Indian-American and South Asian attorneys say they are on frontlines fighting for immigrants’ rights

U.S. Congresswoman Grace Meng, D-NY, center, with outgoing president of the South Asian Bar Association of North America Rishi Bagga, left, and incoming President Sundeep Sandhu, right, June 28, at the start of the three-day 15th Annual Conference of SABA in New York. (Photo: SABA)

Good lawyers are the need of the hour when nativism is rearing its head in this country, and Indian-American lawyers and others in this field must “carry the torch” for protecting the rights of South Asians immigrants said high-profile speakers in their keynote speeches and in panels at the recent 15th Annual Conference of the South Asian Bar Association of North America (SABA),

Over a three-day period, June 28-30 in New York City, lawmakers from Congress and Indian-American lawyers, judges, academicians and activists discussed what they saw as a changing environment in the country where new immigrants were facing barriers.

“There’s something very special about being a lawyer…Good lawyers have never been more important than now, the rule of law has never been more important than now,” said Preet Bharara, former U.S. Attorney for the Southern District of New York who was fired by President Trump and now hosts a eponymous podcast and is the legal analyst for CNN. He addressed the concluding gala June 30.

Among the high profile speakers at the conference were Senator Cory Booker, D-NJ, Congresswoman Grace Meng, D-NY, and 9th Circuit Judge Srikanth ‘Sri’ Srinivasan.

The Conference kicked off with a Welcome Reception, featuring Rep. Meng, D-NY, whose  6th District in New York City has a significant number of Indian-American residents.

“Honored to have @RepGraceMeng join us at #sabalegal‘s Welcome Reception! She reminded us why it’s important as lawyers to participate in the world. Thank you,” SABA tweeted June 28.  At the concluding gala,Sen. Booker addressed a packed room about turning “our connections into movements!” SABA tweeted. “You can’t love your country unless you love your countrymen and countrywomen,” Booker said, quipping that “If America hasn’t broken your heart lately, you haven’t loved her enough.”

Former U.S. Attorney for the Southern District of New York Preet Bharara gesturing as he speaks at the 15th Annual Conference of the South Asian Bar Association of North America, held June 28-30 in New York. (Photo: SABA Twitter)

Booker also went on to say that “Cynicism is the refuge for cowards,” and that individuals or organizations have the choice “to accept things as they are or take responsibility for changing them.”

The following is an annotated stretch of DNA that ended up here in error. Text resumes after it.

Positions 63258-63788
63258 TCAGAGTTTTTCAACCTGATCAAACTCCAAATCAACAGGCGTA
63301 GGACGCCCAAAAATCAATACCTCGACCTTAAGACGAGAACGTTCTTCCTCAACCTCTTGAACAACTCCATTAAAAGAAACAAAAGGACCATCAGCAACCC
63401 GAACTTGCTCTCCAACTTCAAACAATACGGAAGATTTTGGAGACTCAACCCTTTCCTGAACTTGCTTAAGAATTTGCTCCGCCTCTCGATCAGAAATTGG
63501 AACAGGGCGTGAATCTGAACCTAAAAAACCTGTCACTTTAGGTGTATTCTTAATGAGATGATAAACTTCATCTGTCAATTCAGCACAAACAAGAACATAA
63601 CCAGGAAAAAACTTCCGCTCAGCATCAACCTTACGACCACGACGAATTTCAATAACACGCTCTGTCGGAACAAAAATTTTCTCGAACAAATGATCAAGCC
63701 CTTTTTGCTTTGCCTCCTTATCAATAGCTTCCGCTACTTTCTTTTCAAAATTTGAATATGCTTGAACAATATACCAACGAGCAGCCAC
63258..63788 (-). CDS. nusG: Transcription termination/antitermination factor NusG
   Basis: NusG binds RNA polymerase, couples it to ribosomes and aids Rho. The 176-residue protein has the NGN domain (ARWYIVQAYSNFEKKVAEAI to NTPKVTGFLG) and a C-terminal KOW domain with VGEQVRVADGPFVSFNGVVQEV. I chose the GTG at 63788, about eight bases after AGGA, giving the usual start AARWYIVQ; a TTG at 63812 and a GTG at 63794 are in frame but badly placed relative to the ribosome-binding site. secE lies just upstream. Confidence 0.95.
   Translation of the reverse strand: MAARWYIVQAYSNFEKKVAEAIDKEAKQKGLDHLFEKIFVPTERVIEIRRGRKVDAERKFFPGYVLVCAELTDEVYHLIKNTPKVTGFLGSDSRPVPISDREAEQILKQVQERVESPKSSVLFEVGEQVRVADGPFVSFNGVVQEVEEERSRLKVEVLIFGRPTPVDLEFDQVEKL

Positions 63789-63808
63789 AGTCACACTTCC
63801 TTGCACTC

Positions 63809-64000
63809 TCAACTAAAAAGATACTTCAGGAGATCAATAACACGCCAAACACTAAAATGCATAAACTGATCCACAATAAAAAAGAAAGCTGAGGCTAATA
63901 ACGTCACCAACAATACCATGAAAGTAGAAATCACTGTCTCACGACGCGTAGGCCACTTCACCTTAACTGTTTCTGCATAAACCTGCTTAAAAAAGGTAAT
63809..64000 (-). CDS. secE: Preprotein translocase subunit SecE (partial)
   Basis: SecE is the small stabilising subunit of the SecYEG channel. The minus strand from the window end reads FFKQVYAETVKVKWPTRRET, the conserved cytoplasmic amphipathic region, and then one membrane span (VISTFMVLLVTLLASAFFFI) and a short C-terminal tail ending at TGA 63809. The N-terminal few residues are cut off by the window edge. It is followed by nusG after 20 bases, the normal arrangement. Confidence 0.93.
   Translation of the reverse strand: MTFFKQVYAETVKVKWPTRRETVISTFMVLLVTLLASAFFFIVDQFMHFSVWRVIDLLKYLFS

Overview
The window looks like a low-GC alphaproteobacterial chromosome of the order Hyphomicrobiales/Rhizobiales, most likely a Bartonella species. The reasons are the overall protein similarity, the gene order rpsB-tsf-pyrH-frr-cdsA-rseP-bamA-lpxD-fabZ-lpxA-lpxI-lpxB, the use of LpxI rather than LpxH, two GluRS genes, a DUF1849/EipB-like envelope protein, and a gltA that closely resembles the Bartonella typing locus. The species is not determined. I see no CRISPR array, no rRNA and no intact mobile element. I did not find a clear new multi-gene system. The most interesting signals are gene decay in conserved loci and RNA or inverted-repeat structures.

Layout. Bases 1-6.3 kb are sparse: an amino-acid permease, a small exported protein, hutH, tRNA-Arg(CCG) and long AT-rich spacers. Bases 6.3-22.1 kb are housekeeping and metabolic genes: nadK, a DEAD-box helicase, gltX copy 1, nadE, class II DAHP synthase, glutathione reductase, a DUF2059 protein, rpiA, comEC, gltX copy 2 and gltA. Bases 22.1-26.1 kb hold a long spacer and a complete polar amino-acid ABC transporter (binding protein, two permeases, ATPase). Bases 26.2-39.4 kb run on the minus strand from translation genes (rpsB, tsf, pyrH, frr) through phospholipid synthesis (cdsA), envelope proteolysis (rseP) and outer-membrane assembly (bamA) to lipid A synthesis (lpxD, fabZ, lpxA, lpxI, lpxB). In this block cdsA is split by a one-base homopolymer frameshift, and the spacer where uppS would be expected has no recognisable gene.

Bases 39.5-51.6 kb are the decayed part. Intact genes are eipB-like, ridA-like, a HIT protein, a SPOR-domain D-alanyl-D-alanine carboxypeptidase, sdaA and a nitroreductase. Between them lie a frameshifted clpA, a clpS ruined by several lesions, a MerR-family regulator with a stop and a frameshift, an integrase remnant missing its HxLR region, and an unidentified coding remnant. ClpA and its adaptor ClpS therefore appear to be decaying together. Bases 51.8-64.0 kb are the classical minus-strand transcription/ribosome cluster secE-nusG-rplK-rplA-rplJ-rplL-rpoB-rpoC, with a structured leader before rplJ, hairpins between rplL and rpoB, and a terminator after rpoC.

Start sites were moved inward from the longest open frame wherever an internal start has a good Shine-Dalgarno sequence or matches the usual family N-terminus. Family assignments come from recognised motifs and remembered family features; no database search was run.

Bharara echoed the comments of Sen. Booker – encouraging SABA members to continue “joining together in solidarity … by taking the effort to speak, march, vote or do other things necessary to fight for what they believe in.”

Rishi Bagga, immediate past president of SABA, set the tone for the conference when he spoke about the environment new immigrants face today. “We now live in a time when legal protections for immigrants are under attack; when nativist sentiments and rhetoric have sought to divide those who were born here from those who were not; at a time when our community’s lawyers must Carry the Torch for the South Asian immigrant community and other immigrant communities,” Bagga is quoted saying in his speech in a press release from SABA. It is also “a time when SABA must continue to work to ensure greater diversity and inclusion with the legal profession at large,” Bagga said.

The judges who attended the conference included Cathy Bissoon, Raja Rajeswari,  Sanket Bulsara,  Sri Srinivasan, and  Raj Chatterjee.

This year’s programming also focused on ways South Asian attorneys could bring diversity to the legal profession. For example, Vice President and U.S. General Counsel for McDonald’s Corporation, Mahrukh Hussain,  joined a panel of women general counsels to discuss the paths they chose and challenges they faced in their careers. In addition, a plenary panel focused on the pros, cons and consequences of choosing a life in the public eye, featured Mayor of Hoboken, N.J., Ravi Bhalla; Sudha Setty, dean of Western New England School of Law; Florida’s Solicitor General Amit Agarwal; Sayu Bhojwani, president, New American Leaders Project; and Nisha Agarwal, former commissioner of the NYC Mayor’s Office of Immigrant Affairs.

The SABA Foundation, the charitable arm of SABA, also held its Annual Benefit during the Conference. The SABA Foundation supports organizations that provide critical services to the most vulnerable members of the South Asian Community and awarded grants to the women’s organization. This year, Manavi, South Asian American Policy & Research Institute (SAAPRI), Kiran, Inc., Narika and the Innovation Law Lab received these awards.  SABA Foundation also honored comedian and activist, Hari Kondabolu, with its first Hero Award for his work raising awareness and improving the lives of South Asians in North America.

The new President and Executive Committee of SABA for 2018-2019 were sworn in. Incoming  President, Sundeep Sandhu, emphasized the role the organization will continue to play in improving the general welfare of the South Asian community in North America. “Issues with respect to diversity and inclusion, civil rights and access to justice have never been more prevalent than they are today and SABA members have been unwavering in their dedication to addressing these issues,” Sandhu said, pointing in particular to the protests against separating migrant families at the border.

The South Asian Bar Association of North America has 26 chapters in the United States and Canada.



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